Team stocks walleye in Lake NebagamonWalleye stocking efforts in Lake Nebagamon got off to an early start this month when staff from the Red Cliff Hatchery released about 1,000 extended-growth fish on Sept. 12.
By: Emily Kram, Superior Telegram
Walleye stocking efforts in Lake Nebagamon got off to an early start this month when staff from the Red Cliff Tribal Fish Hatchery released about 1,000 extended-growth walleye on Sept. 12.
Most of the young fish measured 6 to 8 inches, but a few were big enough to raise the eyebrows of the volunteers helping to transport them into the cool water.
“No nets in the lake tonight,” joked Francis Cadotte, a hatchery technician for the Red Cliff Tribal Fish Hatchery.
The fish from the Red Cliff Hatchery are the first of the season to be stocked in Lake Nebagamon, but they won’t be the last.
The Nebagamon Lake Association is now in the second year of a five-year project to increase the walleye population in Lake Nebagamon. The group hopes to improve the lake’s shoreline habitat, stock walleyes each fall and change size regulations for walleye fishing on Lake Nebagamon.
Getting a commitment from Red Cliff Hatchery to join in the effort this year was an added bonus.
“This is a big plus for us getting them involved,” said Willard Keifer, who is co-chair of an effort by the Nebagamon Lake Association to rehabilitate the walleye population.
“We sure appreciate it. I think this is a good thing for publicity for the Red Cliff Hatchery and also for us here with what we’re trying to do in Lake Nebagamon.”
Tony Coletta was among the local residents who stopped by to lend a hand with the stocking on Sept. 12. He often dives in Lake Nebagamon and said the view of the lake underwater is bleak. He described the lake bottom as being “60 to 40 percent desert.”
“That’s why we have to protect the shoreline like we are, because that’s the only place life is,” Coletta said.
The Red Cliff Band of Lake Superior Chippewa raises and stocks fish every year in the lakes its members spear each spring. The band designated one of its three fish rearing ponds for Lake Nebagamon this year and used the other two for restocking Lake Owen.
Chase Meierotto, hatchery manager for the Red Cliff Tribal Fish Hatchery, said the walleye rehabilitation initiative of the Nebagamon Lake Association was one factor that led the Red Cliff Band to choose Lake Nebagamon for walleye stocking this year.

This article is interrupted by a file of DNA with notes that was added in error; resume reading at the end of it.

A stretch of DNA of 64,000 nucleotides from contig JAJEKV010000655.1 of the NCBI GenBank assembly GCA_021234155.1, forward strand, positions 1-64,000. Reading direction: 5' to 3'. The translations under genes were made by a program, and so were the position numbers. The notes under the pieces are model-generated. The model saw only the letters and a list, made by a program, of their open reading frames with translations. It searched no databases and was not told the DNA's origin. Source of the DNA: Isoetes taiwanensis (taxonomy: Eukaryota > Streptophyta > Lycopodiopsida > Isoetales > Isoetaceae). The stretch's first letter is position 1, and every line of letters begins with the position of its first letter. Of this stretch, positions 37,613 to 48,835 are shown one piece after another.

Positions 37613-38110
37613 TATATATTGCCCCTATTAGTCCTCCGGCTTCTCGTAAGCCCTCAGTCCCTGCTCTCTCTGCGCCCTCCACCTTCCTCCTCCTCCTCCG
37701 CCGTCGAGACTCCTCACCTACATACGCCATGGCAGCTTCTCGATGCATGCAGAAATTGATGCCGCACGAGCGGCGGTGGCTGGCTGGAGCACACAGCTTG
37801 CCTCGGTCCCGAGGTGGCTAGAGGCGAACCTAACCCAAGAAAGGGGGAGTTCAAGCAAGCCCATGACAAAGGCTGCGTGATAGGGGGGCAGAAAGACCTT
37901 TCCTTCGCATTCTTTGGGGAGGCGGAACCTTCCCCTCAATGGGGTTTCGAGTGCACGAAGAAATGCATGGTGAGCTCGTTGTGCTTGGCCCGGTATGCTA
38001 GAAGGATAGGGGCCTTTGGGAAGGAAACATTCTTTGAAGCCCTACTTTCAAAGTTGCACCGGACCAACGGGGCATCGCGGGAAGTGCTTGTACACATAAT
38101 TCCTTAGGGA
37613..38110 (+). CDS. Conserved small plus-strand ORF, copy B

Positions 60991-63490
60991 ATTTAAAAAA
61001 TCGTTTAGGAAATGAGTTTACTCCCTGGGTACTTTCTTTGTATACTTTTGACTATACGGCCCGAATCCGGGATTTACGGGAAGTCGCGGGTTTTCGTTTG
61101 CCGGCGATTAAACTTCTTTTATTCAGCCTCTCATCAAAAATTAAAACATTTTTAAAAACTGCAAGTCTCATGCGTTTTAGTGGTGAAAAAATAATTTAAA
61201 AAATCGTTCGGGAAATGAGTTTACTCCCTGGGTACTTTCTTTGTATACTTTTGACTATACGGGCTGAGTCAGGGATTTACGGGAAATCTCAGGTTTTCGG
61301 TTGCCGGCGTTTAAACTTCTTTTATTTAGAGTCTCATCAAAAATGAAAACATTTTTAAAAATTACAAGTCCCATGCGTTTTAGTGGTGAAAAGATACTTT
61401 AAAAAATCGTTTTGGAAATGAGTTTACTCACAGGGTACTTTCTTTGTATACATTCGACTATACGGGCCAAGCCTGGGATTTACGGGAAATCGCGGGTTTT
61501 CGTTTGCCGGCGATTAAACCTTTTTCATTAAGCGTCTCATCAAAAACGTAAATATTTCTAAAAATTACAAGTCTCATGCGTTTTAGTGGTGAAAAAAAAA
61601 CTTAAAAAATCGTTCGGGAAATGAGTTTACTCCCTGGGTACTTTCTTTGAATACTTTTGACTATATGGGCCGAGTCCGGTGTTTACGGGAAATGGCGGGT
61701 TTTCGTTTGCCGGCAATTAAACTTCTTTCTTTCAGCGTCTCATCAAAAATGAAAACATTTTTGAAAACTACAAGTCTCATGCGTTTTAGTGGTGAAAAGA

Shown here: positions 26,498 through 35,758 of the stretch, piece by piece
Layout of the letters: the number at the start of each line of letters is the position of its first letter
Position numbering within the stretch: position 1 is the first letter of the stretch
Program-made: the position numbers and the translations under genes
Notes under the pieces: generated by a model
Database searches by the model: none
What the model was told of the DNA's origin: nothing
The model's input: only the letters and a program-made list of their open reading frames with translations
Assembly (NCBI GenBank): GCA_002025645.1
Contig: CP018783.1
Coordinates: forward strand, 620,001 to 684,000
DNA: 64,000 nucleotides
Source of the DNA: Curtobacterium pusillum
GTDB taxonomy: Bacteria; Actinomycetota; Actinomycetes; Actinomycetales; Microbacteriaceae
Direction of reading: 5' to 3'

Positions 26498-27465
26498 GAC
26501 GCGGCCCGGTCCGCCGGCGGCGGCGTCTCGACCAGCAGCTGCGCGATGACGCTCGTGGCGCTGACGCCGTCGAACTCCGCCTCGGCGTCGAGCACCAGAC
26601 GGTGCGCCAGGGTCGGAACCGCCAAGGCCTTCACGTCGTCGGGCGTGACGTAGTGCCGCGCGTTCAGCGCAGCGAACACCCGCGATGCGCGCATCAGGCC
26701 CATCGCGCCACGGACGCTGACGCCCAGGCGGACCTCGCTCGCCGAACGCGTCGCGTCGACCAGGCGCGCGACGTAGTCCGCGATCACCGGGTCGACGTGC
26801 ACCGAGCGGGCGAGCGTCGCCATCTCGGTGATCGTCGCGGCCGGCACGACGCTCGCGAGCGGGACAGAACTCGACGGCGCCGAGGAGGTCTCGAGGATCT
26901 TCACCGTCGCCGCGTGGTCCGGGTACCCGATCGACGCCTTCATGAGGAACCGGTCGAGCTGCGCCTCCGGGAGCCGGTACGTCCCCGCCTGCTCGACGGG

“They have a nice plan set forth and if we can help out with that it’s always great,” Meierotto said. “And it’s great to see other efforts — that we’re not just the only ones that are trying to put fish back.”
The Lake Association is in the process of raising funds to stock 4,000 to 5,000 extended-growth walleyes in October, and 12 to 15 landowners have already committed to designate parts of their shoreline for the Fish Sticks habitat rehabilitation project. Phil Takkunen, a Nebagamon Lake Association board member, said about 2,300 feet of shoreline will be added this year to the 2,000 set aside last year.
The fish provided by the Red Cliff Hatchery give the Lake Association a nice head start in its restocking efforts.
When the hatchery stocks fish each year depends upon the weather, and this year’s early spring pushed up stocking schedules by a few weeks.
“This year ice off was early, so the fish were ready to be speared early and they were spawning earlier; but then that also kind of came into a little bit of a problem where not all of the fish were ready to be spawned out,” Meierotto said.
The Red Cliff staff decides which lakes it will stock for the year two to three weeks before the spearing season begins. Hatchery staff members then collect eggs from walleyes in those lakes and take them to the Red Cliff Tribal Fish Hatchery to be reared.
“It kind of keeps the genetics in check. You’re not mixing everything up,” Meierotto said. “It’s not vital; it’s just a conscientious thing to do I guess.”
Keifer said the Lake Association hopes to partner with the Red Cliff Band again next year, but that decision will not be made until the latest walleye population numbers come out.
The Red Cliff Hatchery provided about 1,000 fish to be stocked on Sept. 12. Some of the biggest fish measured almost 12 inches.
“We didn’t have huge numbers or anything, but we had some of the biggest fish we’ve ever had,” Meierotto said.
The young walleyes were released on the south side of the lake near the old YMCA camp. Keifer said the location was chosen because the water depth reaches 40 to 50 feet not far from shore, and there is a good weed bed to offer shelter for the young fish.
When the Lake Association releases its fish in October they will be placed in other sections of the late. Keifer said three of four different sites will be used to make sure the fish are properly dispersed.